CAS 5 LDAP AuthN and Jasypt Configuration

This is a short and sweet tutorial on how to configure CAS for LDAP authentication and secure bind credentials via Jasypt encryption. Most of the material is based on the available documentation here and here.

This tutorial specifically focuses on:

  • CAS 5.1.0-RC3-SNAPSHOT
  • Java 8
  • Docker 1.13.x
  • Apache Tomcat 8.5.x
  • Jasypt CLI. You can download the distribution from here.

This tutorial assumes that you are running CAS in its standalone mode, described here.

LDAP Setup

For this tutorial, I am using a 398-ds LDAP server from this docker image. Once you have the image running, you can connect to the underlying LDAP server at localhost:10389 with cn=Directory Manager and password. The LDAP server is also prepped with a users.ldif file that contains the test account jsmith:password.

docker ps

CONTAINER ID        IMAGE                   COMMAND                  CREATED             STATUS              PORTS                    NAMES
0f2a75441fb5        jtgasper3/389ds-basic   "/bin/sh -c '/usr/..."   11 days ago         Up 6 minutes>389/tcp   ldap-server

Sweet! Moving on…

Deploy CAS

Hop over to the overlay installation and get CAS built and deployed. The CAS version I am using today is 5.1.0-RC3-SNAPSHOT. It does not matter whether you end up using Maven or Gradle. Choose what fits you best. When you have a baseline functioning build, continue on.

Configure CAS

Once you have added the LDAP module to your build as is described here, you then need to teach CAS about the running LDAP server.

Here is what I did in the file, along with all the other usual suspects:

cas.authn.ldap[0].bindDn=cn=Directory Manager

I also need to disable static authentication. It would also be very nice if I could turn on DEBUG logs and see what CAS attempts to do:

Build and Deploy

Once you get CAS built and deployed, logs should indicate something like this:

2017-03-22 16:01:06,915 INFO [o.a.c.c.LdapAuthenticationConfiguration] - <Ldap authentication for [LdapAuthenticationHandler] is to chain principal resolvers via [[org.apereo.cas.authentication.principal.resolvers.ChainingPrincipalResolver@1452f4cb[chain=[org.apereo.cas.authentication.principal.resolvers.PersonDirectoryPrincipalResolver@1b7c5e6a[returnNullIfNoAttributes=false,principalAttributeName=<null>], org.apereo.cas.authentication.principal.resolvers.EchoingPrincipalResolver@6824495c[]]]]] for attribute resolution>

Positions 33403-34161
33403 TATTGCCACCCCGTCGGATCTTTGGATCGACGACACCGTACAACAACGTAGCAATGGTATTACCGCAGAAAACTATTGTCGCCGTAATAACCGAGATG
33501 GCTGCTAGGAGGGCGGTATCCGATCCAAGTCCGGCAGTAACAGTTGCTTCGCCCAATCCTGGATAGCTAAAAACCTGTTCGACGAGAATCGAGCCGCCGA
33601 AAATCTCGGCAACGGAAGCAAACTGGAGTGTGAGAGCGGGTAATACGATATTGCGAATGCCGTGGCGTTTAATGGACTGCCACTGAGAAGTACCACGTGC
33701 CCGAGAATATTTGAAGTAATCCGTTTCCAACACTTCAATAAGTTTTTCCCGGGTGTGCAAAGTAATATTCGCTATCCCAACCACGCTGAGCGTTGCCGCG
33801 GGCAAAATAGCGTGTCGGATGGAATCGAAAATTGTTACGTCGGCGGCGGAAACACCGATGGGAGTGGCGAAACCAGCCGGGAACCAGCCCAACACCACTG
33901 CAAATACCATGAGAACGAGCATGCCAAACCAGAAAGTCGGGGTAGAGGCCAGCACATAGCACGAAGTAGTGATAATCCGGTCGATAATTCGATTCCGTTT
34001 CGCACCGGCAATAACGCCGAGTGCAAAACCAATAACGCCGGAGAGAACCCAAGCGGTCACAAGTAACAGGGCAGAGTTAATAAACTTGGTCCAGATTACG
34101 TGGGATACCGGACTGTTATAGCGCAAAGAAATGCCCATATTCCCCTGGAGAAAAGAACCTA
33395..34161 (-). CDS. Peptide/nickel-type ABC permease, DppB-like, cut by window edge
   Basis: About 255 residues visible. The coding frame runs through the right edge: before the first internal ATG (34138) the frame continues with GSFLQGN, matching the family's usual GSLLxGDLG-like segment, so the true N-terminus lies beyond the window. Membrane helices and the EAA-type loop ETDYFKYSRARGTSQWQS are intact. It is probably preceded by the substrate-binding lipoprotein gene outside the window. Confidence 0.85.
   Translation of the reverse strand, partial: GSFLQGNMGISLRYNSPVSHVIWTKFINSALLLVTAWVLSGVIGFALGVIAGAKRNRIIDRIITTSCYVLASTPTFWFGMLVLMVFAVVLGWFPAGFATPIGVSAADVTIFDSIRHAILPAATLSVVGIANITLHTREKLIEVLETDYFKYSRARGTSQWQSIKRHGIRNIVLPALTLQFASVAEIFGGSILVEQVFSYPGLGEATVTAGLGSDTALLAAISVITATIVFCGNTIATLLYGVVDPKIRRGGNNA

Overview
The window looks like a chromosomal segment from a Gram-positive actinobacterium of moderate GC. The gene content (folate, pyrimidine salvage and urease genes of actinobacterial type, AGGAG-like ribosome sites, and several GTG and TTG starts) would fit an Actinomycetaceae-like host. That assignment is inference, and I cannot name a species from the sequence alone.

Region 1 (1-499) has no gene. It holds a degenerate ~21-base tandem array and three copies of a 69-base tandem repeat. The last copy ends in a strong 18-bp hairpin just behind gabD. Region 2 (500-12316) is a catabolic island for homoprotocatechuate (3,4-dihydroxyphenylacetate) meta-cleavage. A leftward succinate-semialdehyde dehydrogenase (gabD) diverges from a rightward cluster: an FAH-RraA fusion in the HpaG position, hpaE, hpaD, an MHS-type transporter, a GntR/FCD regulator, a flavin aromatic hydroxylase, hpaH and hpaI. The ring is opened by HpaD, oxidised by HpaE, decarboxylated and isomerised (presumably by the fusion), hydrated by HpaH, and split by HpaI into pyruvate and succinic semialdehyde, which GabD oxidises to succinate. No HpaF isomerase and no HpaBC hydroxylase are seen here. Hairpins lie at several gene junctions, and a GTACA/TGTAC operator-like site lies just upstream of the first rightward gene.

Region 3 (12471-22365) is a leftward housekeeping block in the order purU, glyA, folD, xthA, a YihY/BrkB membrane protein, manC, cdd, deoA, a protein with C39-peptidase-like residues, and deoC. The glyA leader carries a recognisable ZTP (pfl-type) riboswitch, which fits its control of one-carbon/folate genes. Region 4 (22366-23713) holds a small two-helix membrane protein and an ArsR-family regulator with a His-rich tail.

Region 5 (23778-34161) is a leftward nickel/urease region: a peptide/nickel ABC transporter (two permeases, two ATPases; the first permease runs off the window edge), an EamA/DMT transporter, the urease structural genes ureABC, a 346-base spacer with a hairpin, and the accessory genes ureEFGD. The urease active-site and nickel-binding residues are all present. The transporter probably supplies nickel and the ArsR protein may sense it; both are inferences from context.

Great. Next, pull up CAS in your browser and log in with jsmith and password and you should be in. Viola!

Jasypt Encryption

You may have noted that the LDAP bindCredential is put into the file in plain-text. As the next steps:

  • We will first encrypt the bindCredential value via Jasypt and put it into CAS.
  • We will instruct CAS to decrypt the setting at runtime invisibly and resume as usual.

Note that there is nothing stopping you from encrypting any other setting!

Encrypt via Jasypt

Once you download the Jasypt CLI, at a minimum you need to decide which algorithm you want to use for encryption and what your encryption key/password should be which is the thing that is later taught to CAS to decode the value. In the bin directory of the distribution, you can invoke ./|bat to see what may be possible for algorithms and then use the ./|bat to encrypt values.

So for me to encrypt the value of bindCredential, I ran the following command:

./ input=password algorithm=PBEWithMD5AndTripleDES password=MySuperPassword

Runtime: Oracle Corporation Java HotSpot(TM) 64-Bit Server VM 25.121-b13 

algorithm: PBEWithMD5AndTripleDES
input: password
password: MySuperPassword


I can also confirm that this value can be decoded as well:

./ input=mqWuN+/U7oofNhdSVNcEgmVcwGmxiOaS algorithm=PBEWithMD5AndTripleDES password=MySuperPassword

Runtime: Oracle Corporation Java HotSpot(TM) 64-Bit Server VM 25.121-b13 

algorithm: PBEWithMD5AndTripleDES
input: mqWuN+/U7oofNhdSVNcEgmVcwGmxiOaS
password: MySuperPassword


Cool. Let’s move on.

Configure CAS

So now that I have encrypted value in the OUTPUT section, I am going to slightly massage my configuration as such:


Finally, we need to teach CAS to handle the reverse of this operation. Consulting the docs here, I ended up adjusting my configuration as such:

Using the embedded tomcat container, I configured my “run CAS” command to pass along the encryption key as a command-line parameter. If you prefer, you could do the same thing with environment variables and system properties.

java -jar target/cas.war

Next time when attempt to deploy and run CAS, you should be able to bind and connect to LDAP and authenticate as before.

That’s it!

Misagh Moayyed

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